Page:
Extreme poverty is defined as being characterized by social exclusion and by an accumulation of insecurities in many areas of life: inefficient food and water, a lack of identity papers, unsafe housing, and a lack of access to health care and to education.
These insecurities tend to cut people off from the rest of society. Their compounded result is a cycle of extreme poverty passed down from one generation to the next.
More than one billion people--one-sixth of the world's population--live in extreme poverty on less than $1 a day.
A Global Emergency
When you are poor, you go through times when life is out of balance, but your life makes sense. Improving your station in life is not an idle dream but what you strive toward daily. Little by little, your efforts bear fruit.
But in extreme poverty, your efforts do not bear fruit. What grows every day, all the time, are your problems. And you just can’t fix things: your child falls ill, you can’t afford the medicine, and then it’s your wife who falls ill. It never ends.
The custom here in working-class families is to be discreet and to hide any suffering from others. But when a family is in extreme poverty, everyone in the home wails in despair. There’s just no room in the hut, so you spend most of your life outdoors in full view of everyone else.
When your home floods, the toilet can’t be used. The stagnant water has a stench that you can’t possibly hide. This is extreme destitution: your roof is barely one meter above the ground and your rooms are half flooded, with rubbish everywhere. You cannot hide your misery.
You have to pick up and move once a year. Everyone can see the imbalance of your life.
Complexity of Extreme Poverty
In order to effectively support the poorest children and families, policy-makers must first understand how the complexity of extreme poverty can make those who experience it particularly hard to reach.
Some of the characteristics of extreme poverty include shame and stigmatization, separation of children from their families, lack of civil registration, and lack of access to education and health care.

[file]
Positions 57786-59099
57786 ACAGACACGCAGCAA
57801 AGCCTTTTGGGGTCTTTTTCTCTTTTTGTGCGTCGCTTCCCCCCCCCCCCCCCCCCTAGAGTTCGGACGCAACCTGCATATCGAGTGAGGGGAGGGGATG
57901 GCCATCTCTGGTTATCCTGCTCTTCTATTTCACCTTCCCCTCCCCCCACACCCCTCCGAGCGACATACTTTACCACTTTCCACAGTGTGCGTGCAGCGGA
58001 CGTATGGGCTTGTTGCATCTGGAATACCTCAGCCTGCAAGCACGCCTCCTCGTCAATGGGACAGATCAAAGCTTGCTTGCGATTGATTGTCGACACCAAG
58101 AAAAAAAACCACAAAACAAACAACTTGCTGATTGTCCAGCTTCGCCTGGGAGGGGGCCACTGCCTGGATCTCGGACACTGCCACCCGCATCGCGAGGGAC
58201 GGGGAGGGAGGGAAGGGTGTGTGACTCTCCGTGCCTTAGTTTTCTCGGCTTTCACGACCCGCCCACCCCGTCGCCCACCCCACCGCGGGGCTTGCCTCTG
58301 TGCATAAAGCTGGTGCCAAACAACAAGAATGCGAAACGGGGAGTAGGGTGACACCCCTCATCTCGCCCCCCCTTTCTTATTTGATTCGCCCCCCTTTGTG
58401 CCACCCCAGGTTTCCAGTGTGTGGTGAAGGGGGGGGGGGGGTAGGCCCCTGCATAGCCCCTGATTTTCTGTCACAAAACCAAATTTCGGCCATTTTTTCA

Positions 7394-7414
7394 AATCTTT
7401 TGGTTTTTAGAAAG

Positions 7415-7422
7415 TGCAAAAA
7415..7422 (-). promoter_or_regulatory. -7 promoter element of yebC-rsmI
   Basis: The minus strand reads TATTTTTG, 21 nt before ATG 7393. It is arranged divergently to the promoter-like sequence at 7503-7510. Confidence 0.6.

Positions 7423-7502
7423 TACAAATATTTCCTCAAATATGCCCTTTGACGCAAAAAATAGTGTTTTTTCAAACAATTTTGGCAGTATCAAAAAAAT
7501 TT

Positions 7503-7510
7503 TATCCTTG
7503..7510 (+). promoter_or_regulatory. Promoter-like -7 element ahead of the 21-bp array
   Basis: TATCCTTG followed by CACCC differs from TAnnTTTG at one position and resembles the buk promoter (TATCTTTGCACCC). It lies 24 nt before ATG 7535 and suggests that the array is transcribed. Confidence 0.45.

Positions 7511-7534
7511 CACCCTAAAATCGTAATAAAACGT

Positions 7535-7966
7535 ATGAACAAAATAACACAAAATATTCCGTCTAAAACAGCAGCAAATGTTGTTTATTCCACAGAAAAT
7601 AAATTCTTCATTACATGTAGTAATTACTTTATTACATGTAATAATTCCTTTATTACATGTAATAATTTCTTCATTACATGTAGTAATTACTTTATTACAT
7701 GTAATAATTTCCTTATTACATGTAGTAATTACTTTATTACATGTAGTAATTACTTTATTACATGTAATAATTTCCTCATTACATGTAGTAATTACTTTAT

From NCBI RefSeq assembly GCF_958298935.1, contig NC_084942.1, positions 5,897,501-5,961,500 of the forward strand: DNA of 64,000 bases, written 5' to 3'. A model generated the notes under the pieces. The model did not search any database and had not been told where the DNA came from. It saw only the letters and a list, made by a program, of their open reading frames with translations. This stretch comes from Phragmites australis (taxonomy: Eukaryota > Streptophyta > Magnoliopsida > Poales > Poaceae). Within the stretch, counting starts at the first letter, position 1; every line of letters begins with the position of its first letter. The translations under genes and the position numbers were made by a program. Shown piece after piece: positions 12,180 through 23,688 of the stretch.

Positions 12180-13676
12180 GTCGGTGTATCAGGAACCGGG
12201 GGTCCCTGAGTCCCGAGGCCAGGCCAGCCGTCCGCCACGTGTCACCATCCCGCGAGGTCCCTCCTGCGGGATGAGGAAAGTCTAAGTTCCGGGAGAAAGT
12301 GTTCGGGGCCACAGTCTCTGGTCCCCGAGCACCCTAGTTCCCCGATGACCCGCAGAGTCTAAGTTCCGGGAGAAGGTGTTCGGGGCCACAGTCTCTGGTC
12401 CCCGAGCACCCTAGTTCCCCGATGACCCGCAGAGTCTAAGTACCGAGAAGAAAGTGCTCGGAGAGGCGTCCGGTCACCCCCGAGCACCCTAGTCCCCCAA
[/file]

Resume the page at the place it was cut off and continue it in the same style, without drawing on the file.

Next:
Because of stigmatization, reaching the poorest people requires more than just making services available; only specific outreach can ensure the inclusion of all. The most effective policies are those elaborated in direct consultation with the poorest children and their families.
Only this direct consultation makes it possible for actions to reach and benefit the very poorest among the poor, and to push back against their stigmatization, thus strengthening their connections to the rest of society.
At the Kara Universal, we take a “human needs" approach to developing solutions to address extreme poverty. Our researchers, scientists and development practitioners help fight global poverty by addressing its root causes: hunger and malnutrition, access to health care, water, sanitation, energy, trade barriers, gender equality, access to education and so forth.
The human needs approach follows the framework of fighting poverty at the village level through community-led development, providing an escape from the extreme poverty trap.
By applying this scalable model to give them a hand up, not a hand out, people of this generation can get on the ladder of development and start climbing on their own.
We harness science to fight global poverty by figuring out what is needed to fix the problems, and then organizing efforts and finances around those solutions.